West End Story – Avoiding the Downside of Redevelopment

Last vestigeA good number of people claim to live in Boston’s West End. Do not be fooled: outside of 42 Lomasney Way (pictured at right), there is no “West End,” just a disparate collection of concrete condos placed pell-mell a mishmash of cul-du-sacs, parking lots, chain-link fences, and manufactured green space, all capped at its northernmost end with the bitterly ironic phrase “the greatest neighborhood this side of heaven.”

There are doubtlessly some who enjoy this sort of lifestyle, living in a place cut off from the nearest T-stops and gorgeous waterfront parks by two of the city’s biggest and most traffic-choked thoroughfares: Storrow Drive and the Leverett Connector. A place so top-heavy with residential zoning that there isn’t even a Dunkin’ Donuts – just a Mapquest listing error. A place for people who want to live in downtown Boston, without actually interacting or dealing with anyone, like the Nutches of Dr. Seuss fame.

Of course, there was once a real West End, but it was torn down as a “slum” in a fit of self-righteous fury in the 1950s. Back then, the thinking was that no one wanted to live in a neighborhood – just high rises and suburbs. But now the situation has been completely reversed, and it’s the city that’s bleeding out the suburbs. Thankfully, most of Boston’s proposed renewal did not go through, and the city remains home to several centuries-old neighborhoods, each with a distinct flavor and feel.

This isn’t to say that the redevelopment specter is gone – Chinatown continues to be devoured by condo towers, and residents in Somerville are turning to whatever measures they can to deflect local over-development. Fortunately, the historic character and powerful neighborhood associations of Beacon Hill and the Back Bay should keep these places in their present conformation for the foreseeable future.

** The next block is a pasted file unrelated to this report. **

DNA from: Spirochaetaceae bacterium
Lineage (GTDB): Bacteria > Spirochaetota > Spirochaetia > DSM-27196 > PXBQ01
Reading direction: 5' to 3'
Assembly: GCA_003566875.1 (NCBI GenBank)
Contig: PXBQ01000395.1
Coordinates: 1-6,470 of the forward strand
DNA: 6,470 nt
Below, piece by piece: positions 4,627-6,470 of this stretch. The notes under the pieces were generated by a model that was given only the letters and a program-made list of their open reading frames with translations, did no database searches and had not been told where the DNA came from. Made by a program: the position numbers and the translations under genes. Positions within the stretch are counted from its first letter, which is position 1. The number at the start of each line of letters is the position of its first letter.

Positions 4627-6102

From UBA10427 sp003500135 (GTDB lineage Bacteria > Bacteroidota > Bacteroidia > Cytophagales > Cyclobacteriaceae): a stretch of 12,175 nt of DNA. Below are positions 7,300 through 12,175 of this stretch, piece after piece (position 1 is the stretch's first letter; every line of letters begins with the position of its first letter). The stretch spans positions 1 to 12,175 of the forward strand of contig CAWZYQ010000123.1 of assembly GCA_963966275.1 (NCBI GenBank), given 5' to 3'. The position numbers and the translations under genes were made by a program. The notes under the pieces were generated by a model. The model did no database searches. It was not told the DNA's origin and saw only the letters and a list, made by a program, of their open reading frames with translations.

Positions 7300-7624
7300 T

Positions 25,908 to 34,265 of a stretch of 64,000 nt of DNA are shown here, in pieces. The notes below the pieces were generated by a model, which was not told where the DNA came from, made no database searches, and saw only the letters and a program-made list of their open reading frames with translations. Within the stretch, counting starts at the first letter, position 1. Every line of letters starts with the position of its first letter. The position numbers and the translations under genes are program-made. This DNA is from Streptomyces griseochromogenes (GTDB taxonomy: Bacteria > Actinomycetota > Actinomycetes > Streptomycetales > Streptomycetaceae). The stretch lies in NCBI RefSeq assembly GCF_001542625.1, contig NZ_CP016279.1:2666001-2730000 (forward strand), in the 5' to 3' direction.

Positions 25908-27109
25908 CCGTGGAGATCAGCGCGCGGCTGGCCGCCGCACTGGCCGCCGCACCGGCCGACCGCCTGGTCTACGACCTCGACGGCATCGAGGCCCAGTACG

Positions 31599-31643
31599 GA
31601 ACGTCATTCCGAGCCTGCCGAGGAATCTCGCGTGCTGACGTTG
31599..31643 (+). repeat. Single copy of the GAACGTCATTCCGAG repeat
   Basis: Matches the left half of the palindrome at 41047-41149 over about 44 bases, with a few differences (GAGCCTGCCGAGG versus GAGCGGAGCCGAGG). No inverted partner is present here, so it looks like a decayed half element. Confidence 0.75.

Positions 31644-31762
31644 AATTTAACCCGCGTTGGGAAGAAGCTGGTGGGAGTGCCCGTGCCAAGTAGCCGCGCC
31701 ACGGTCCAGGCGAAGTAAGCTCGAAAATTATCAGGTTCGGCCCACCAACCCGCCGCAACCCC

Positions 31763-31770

So whether you crave penthouse luxury, find yourself on more of a shoestring, or land somewhere in between, in terms of smart design, continued stability, and the sensation of living in an actual neighborhood, it’s tough to beat out either of Boston’s gas-lit locales.

Image: 42 Lomansky Way. Public domain, original image by Wikipedia user Sbacle.

  • http://boston.condodomain.com Anthony Longo

    Love this building. Epic-ly standing now in clear view with the “Green Monster” overhead train tracks now gone! Love it!

  • http://boston.redfin.com/blog/author/cosmo.catalano cosmo.catalano

    It’s a fantastic and eerie sight, as it comes right after you turn off Storrow Drive toward North Station. I can’t believe anyone would think of tearing it down. They ought to leave it as a monument to the excesses of urban renewal.

  • http://www.TerritoryRE.com The Buyer’s Broker

    Yeah but if you lived there you’d be home by now.

  • http://boston.redfin.com/blog/author/cosmo.catalano cosmo.catalano

    Ugh. I loathe that slogan, even if it did convince a few auto commuters to ditch their carbon heavy lifestyles back before ditching carbon heavy lifestyles was cool.

  • Tbroughey

    I live in this building. There's no better spot in Boston.

  • Larry Fernsworth

    I lived in the West End 1952/1954, one of the few non Italian kids in the William Blackstone JHS. Makes me sick to see what the urban renewal crazies did to the greatest neighborhood ever and the great people who called it home. Thankfully they didn t get around to destroying the North End.